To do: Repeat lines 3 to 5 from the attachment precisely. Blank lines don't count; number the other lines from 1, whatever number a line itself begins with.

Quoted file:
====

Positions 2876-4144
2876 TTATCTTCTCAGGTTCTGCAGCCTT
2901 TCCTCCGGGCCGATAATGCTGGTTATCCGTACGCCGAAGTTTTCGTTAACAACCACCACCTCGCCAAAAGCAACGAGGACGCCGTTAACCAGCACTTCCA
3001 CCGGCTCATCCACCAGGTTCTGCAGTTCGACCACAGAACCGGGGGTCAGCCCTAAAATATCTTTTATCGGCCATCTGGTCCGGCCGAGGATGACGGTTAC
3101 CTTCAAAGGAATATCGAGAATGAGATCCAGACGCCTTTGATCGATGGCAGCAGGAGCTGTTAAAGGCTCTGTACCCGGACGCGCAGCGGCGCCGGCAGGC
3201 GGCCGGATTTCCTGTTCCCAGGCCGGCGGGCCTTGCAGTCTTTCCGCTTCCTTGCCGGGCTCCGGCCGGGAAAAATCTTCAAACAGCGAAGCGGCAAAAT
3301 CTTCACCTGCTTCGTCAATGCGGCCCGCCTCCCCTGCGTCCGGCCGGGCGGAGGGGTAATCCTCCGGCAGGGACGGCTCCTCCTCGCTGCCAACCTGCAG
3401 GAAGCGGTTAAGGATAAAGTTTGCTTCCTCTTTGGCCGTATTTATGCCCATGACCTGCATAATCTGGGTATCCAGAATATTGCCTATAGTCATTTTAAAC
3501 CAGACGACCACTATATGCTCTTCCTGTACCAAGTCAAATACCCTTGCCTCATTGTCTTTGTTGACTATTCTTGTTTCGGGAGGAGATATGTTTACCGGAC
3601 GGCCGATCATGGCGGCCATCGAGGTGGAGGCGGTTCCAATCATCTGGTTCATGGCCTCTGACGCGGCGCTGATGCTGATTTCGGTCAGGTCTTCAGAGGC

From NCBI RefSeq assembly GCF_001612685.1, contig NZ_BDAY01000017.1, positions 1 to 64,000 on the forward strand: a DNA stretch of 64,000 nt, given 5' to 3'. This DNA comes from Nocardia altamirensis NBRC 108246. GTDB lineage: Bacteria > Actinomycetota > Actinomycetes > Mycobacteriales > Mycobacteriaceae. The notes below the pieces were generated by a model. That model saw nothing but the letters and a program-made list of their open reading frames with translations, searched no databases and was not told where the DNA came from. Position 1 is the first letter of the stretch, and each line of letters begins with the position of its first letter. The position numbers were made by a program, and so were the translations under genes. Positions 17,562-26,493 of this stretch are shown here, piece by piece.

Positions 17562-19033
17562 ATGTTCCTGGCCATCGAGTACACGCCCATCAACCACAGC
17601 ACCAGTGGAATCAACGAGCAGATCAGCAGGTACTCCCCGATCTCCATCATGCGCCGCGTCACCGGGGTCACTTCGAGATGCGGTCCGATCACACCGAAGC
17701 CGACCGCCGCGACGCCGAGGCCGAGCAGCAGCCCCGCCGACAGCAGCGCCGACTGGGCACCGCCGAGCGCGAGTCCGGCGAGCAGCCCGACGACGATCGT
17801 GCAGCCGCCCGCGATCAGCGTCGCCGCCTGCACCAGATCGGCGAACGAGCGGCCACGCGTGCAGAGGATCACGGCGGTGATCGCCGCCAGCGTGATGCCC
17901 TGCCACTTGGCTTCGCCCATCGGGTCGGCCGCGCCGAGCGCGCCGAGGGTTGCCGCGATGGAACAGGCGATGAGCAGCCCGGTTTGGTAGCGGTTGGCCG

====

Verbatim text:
2901 TCCTCCGGGCCGATAATGCTGGTTATCCGTACGCCGAAGTTTTCGTTAACAACCACCACCTCGCCAAAAGCAACGAGGACGCCGTTAACCAGCACTTCCA
3001 CCGGCTCATCCACCAGGTTCTGCAGTTCGACCACAGAACCGGGGGTCAGCCCTAAAATATCTTTTATCGGCCATCTGGTCCGGCCGAGGATGACGGTTAC
3101 CTTCAAAGGAATATCGAGAATGAGATCCAGACGCCTTTGATCGATGGCAGCAGGAGCTGTTAAAGGCTCTGTACCCGGACGCGCAGCGGCGCCGGCAGGC